Originally posted on The Nerd Daily.
For Sam Geisler, the titular character in Cassondra Windwalker’s new murder-mystery series, Sam Geisler: Murder Whisperer, the path to redemption is one forged through darkness. Preacher Sam, the first instalment of Windwalker’s latest experiment in the beautiful, sometimes redeemable depravity of the human experience arrives from Black Spot Books in September 2019, and at one-part cosy murder mystery and one-part psychological thriller, well, the Preacher is ready to hear your confessions.
Sam Geisler used to be an upstanding member of his community—the town pastor, doting husband, supportive brother and uncle, and in possession of an ear you can’t help but whisper secrets into. But despite his good deeds, Sam was crippled by a seedy addiction that ultimately cost him the things he loved most, namely all the previous. Now, he’s starting over—jobless, on the verge of divorce from his estranged wife, and living an intentionally technology-free life as penance while he eeks out the days working in his sister Dan’s café/bookshop, being a stand-in for a father for his young nephew, and toiling away his--er—tensions in late-night gym sessions. But, out of all the punishments Sam is experiencing, perhaps the worst is that which he has imposed upon himself: a hefty dosing of guilt, both about what he cannot change and that which he failed to.
While Sam’s quest for redemption effectively and voluntarily ostracises from his community, it nonetheless also pivots him into a critical—and somewhat blissfully removed from his previous obligations with the church—role when one of his former parishioners is suddenly arrested for the murder of another. Amanda has seemingly murdered her best friend, and she’s not interested in speaking to anyone about her role in Amy’s death—not even her husband, her defense, her children, or even her new pastor. She is, however, willing to speak with Sam, though she even withholds the whole story from him, seeking not absolution but instead forgiveness for a crime it is obvious to everyone she didn’t commit. The only other person she’s talked to from behind prison bars is, ironically, Clay, Amy’s widowed husband, something that only fuels speculation about what really happened that night in the small fabric store that the two women had owned together. Amanda’s involvement in Amy’s murder is not the most scandalous part of the crime, though, it’s in the greater evil that she was trying to prevent—a ferreting out of darkness that, hopefully, will perhaps help Sam to find his own way to salvation, both in his eyes and everyone else’s.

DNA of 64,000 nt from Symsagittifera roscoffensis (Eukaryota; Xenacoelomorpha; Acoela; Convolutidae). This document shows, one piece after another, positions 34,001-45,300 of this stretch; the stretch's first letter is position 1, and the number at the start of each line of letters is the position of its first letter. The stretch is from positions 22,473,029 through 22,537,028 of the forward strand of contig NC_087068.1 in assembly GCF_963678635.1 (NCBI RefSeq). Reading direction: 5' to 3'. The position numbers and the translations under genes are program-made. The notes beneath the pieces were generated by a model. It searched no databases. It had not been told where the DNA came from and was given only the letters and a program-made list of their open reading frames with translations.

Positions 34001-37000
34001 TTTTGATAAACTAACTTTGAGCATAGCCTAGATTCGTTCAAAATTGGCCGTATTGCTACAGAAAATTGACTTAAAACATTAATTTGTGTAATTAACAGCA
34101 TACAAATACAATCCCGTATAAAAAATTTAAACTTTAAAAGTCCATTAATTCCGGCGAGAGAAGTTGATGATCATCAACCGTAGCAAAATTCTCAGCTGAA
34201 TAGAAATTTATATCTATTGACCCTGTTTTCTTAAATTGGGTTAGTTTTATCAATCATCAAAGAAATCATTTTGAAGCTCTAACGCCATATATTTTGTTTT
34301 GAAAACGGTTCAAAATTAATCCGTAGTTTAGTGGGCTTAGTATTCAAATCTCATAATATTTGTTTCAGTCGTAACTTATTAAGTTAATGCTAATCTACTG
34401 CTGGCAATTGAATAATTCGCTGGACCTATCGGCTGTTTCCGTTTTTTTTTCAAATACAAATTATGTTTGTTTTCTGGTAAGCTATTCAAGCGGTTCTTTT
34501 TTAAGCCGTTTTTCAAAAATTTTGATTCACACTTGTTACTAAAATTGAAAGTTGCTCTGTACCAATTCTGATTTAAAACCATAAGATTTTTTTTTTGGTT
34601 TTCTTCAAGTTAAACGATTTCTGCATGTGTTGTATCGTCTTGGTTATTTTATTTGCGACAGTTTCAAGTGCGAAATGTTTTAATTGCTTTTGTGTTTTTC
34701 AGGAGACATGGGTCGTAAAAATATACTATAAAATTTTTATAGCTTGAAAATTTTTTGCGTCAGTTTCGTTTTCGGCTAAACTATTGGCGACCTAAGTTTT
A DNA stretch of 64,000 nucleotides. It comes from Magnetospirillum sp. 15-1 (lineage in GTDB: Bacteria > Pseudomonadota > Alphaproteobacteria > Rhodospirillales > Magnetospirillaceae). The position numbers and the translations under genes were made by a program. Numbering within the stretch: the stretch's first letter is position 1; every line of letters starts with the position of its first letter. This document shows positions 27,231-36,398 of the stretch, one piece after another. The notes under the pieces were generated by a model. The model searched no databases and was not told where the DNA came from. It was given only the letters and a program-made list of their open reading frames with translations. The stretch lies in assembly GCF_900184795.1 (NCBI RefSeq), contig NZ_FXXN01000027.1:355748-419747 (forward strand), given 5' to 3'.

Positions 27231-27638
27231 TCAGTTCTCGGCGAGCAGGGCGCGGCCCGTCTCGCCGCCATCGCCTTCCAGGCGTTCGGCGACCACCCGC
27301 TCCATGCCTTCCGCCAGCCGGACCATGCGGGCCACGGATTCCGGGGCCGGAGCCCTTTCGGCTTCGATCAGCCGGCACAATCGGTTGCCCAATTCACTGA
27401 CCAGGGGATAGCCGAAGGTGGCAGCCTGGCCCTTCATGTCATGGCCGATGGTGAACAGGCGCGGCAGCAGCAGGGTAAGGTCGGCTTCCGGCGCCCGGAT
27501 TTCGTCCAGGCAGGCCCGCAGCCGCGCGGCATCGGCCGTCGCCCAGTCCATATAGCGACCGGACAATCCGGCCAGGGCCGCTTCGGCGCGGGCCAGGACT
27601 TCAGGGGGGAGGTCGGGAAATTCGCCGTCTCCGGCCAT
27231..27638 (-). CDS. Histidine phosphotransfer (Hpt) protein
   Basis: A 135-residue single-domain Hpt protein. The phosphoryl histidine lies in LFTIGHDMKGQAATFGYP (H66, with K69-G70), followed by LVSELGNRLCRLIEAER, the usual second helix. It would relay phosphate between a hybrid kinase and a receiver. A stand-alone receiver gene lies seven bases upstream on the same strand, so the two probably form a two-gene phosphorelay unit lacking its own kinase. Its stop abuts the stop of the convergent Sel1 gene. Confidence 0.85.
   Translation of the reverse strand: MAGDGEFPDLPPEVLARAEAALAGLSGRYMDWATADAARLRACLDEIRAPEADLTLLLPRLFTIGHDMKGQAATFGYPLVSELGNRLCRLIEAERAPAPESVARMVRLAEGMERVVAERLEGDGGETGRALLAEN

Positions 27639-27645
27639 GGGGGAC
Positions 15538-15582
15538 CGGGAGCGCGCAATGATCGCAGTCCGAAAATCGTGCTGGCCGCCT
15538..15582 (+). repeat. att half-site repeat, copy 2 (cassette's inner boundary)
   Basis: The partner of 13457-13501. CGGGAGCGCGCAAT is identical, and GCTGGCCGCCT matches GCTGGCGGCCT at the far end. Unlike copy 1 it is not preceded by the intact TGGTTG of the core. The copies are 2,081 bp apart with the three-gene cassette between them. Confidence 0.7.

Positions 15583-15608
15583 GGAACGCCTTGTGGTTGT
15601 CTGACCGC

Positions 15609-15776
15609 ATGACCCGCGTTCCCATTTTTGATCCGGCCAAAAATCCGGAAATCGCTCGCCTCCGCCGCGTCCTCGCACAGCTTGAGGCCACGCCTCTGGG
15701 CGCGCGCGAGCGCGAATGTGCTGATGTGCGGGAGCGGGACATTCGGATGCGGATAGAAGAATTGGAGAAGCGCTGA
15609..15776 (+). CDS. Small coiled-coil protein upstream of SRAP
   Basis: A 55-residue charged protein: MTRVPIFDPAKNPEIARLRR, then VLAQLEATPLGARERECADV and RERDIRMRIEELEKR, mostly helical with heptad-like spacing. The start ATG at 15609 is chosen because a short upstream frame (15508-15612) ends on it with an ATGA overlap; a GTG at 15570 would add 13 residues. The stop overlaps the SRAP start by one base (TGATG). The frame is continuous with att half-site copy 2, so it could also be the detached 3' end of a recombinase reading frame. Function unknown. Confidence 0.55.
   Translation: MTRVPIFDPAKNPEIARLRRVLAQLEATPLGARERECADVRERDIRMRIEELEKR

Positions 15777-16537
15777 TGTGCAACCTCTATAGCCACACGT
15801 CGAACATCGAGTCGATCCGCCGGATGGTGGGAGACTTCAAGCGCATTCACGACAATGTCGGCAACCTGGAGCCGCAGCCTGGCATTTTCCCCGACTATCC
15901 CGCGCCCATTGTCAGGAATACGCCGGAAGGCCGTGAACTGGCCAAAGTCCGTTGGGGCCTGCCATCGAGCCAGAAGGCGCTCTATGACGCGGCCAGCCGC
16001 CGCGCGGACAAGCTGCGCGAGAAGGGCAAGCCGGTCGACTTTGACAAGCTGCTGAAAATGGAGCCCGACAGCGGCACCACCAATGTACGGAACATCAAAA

If you’re ready for more Sam (and Dani, too) there’s a Geisler story called “Feeding the Dog” published in the Roanoke Review as well as another mention for Sam in Cassondra Windwalker’s contribution to the upcoming winter-themed Black Spot Books Anthology, A Midnight Clear (available November 5, 2019).
Lindy Miller Ryan is an author, editor, and spooky things enthusiast who occasionally makes crafty things and bakes.